Bullpen Misuse Leads to Another Loss
Game is tied 1-1 going into the bottom of the ninth inning. You have the following relievers left:
- Ryan Madson: 10.7 K/9, 3.4 BB/9, 65% GB
- Danys Baez: 3.4 K/9, 3.4 BB/9, 50% GB
- J.C. Romero: 4.4 K/9, 4.4 BB/9, 56% GB
- Scott Mathieson: (Career at MLB level) 6.5 K/9, 4.5 BB/9, 37% GB
That was the situation the Phillies faced tonight against the St. Louis Cardinals.
Charlie Manuel went with Baez to start the inning. Baez, who has not shown the ability to strike out Major League hitters at an acceptable rate. The first three Cardinals made contact, reaching on three singles to load the bases, something that happens against pitchers that can’t miss bats. If Manuel had not intended to use Madson to start the inning, he should have at least considered using Madson as a fire extinguisher — he should have been warming before Baez threw his first pitch to Ryan Theriot. In a situation where you’re pitching to the home team in the bottom of the ninth inning with runners on first and second with no outs, you want to achieve one of two goals: A) get a strikeout, or B) get a double play. Madson, with his elite strikeout and ground ball rates, can accomplish both better than nearly anyone in baseball, let alone on his own pitching staff.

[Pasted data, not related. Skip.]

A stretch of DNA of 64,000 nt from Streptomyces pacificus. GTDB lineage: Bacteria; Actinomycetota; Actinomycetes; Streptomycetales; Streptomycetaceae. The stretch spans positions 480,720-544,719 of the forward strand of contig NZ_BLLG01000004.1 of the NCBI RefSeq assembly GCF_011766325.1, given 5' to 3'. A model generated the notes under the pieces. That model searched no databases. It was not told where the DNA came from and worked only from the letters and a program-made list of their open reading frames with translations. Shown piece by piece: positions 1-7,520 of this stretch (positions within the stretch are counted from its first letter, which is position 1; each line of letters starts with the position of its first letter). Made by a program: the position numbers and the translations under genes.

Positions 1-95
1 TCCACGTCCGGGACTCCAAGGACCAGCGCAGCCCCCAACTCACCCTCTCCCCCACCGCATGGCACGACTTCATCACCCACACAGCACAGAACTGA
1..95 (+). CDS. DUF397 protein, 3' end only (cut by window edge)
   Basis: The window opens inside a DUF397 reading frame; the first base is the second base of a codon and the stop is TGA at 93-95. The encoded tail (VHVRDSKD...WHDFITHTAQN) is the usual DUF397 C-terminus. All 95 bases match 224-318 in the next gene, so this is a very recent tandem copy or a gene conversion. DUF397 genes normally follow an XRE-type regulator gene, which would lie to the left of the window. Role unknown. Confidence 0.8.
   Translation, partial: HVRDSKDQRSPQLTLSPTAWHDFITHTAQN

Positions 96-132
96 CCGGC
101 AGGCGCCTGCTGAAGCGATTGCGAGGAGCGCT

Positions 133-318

Baez breathed a sigh of relief when he had the fortune of generating a ground ball from Matt Holliday that was hit directly at Jimmy Rollins, who threw to home for the force out. Lance Berkman, a switch-hitter, was due up next, so of course Manuel went with the most logical option:
Ryan Madson J.C. Romero. Romero, who struggles mightily against right-handed hitters. Against Berkman, who has an OPS approaching 1.100 against lefties this season. Naturally, Berkman hit a screaming line drive to center field that went over Michael Martinez‘s head to end the game.
With Pujols due up 3rd, Madson should be pitching the bottom of the 9th regardless of what happens in the top
If Madson is the best reliever in the bullpen (and he is, there is no counter-argument), he certainly isn’t being used as such.
I realize that it’s easy to pick on the manager and it’s even cliche at this point, but these are objective reasons why Manuel’s in-game decision-making has been unsatisfactory. His affable personality and clubhouse management are certainly great attributes to have in a manager; if Charlie would be a bit more discerning with his strategy, he could be a great manager.